“Shooter,” a TV show on USA Network, is based on the hit movie staring Mark Wahlberg and debuted its first episode on Tuesday.
The show was originally set to premiere in July but the network pushed back the date twice in the wake of the deadly ambushes on police officers in Dallas and Baton Rouge.
The show’s star may not be as well known as Mark Wahlberg, but apparently he is an unknowingly natural shot.
Ryan Phillippe told The Wrap he was better-than-expected marksman while training for the role.
“I’m there with three Marine snipers, which can be a little intimidating,” Phillippe said. “But in all truth and honesty, and this can be backed up by many sources, on my second shot at 900 yards I hit a 12-inch steel target and the Marines kind of didn’t know what to say.”
While his shot may have seemed impressive for him, a single shot on target is usually considered to be luck by many experienced shooters. Real skill is consistently hitting the same target from different firing positions with varying atmospheric conditions.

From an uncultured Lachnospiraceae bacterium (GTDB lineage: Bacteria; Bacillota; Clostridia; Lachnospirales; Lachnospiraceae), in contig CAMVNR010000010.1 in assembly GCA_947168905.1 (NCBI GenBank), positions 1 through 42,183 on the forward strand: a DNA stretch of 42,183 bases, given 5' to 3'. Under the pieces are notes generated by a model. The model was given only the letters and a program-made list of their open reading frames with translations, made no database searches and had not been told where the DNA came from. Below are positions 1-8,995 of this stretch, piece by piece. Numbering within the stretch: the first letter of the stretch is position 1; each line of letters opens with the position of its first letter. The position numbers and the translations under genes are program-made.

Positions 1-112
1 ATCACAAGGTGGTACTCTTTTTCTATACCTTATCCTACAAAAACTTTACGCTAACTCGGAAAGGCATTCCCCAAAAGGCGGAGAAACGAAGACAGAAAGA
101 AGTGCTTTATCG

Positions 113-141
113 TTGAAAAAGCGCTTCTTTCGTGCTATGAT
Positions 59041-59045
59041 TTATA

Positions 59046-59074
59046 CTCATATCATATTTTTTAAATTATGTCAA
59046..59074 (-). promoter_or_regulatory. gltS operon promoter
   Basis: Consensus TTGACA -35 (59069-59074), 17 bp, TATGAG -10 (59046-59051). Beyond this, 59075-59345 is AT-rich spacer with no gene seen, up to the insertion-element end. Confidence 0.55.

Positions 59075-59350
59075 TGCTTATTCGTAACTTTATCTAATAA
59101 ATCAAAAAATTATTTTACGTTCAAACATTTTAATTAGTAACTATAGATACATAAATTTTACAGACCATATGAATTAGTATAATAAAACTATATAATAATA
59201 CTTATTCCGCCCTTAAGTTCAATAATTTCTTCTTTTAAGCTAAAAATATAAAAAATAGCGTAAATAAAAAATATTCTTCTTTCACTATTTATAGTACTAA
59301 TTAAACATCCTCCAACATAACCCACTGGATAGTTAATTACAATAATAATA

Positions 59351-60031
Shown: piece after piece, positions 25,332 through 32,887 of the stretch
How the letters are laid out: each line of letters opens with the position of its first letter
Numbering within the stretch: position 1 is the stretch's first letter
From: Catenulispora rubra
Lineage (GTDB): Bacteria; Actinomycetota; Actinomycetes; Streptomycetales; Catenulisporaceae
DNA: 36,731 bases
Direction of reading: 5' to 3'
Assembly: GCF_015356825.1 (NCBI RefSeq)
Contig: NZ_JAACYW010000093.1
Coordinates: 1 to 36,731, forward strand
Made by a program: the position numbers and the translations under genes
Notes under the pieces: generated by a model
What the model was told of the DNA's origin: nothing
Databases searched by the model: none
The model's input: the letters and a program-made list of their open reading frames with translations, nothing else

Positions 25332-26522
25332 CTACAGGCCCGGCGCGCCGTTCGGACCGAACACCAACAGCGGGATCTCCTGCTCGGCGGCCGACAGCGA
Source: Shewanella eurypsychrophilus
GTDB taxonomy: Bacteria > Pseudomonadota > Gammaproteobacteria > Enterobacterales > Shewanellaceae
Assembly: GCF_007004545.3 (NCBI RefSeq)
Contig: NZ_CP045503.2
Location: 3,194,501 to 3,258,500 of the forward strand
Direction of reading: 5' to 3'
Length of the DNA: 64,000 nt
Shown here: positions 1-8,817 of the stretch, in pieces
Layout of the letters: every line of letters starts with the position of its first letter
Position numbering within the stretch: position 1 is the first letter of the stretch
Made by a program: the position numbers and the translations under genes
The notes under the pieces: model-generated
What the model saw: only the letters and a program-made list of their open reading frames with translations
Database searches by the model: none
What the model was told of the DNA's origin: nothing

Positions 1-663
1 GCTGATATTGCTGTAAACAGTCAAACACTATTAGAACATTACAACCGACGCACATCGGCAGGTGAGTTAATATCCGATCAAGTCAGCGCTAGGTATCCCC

Marines are not required to just hit one target with one bullet. The Marine Corps weapons qualification requires Marines to shoot 50 rounds at targets that are 200, 300, and 500 yards away from the prone, sitting, kneeling, and standing positions.
Philippe plays the role of Bob Lee Swagger, an “off-the-grid” Marine sniper veteran, in the show which has almost the exact same premise as the movie -a sniper veteran being coaxed into action to thwart the killing of the president.
Since the release of the first episode , the reviews have been mixed.
“Some of the dialogue is cheesy (“Your country needs you”), and characters feel like cardboard cutouts. (The best acting in the bunch comes from 7-year-old Lexy Kolker, who plays Bob Lee’s daughter Mary.),” reports the St. Louis Post-Dispatch.
On the other hand, the film critics -who mostly have little knowledge or enthusiasm for firearms- have pointed out that the show uses a serious attention to detail when it comes to shooting scenes.
“The episode also includes multiple shots of (imagined) bullets barreling toward the president’s head, and a level of detail about sightlines, wind speed and trajectories that borders on the fetishistic,” reports the LA Times.
The next episode airs on Tuesday at 10 p.m. on USA Network.
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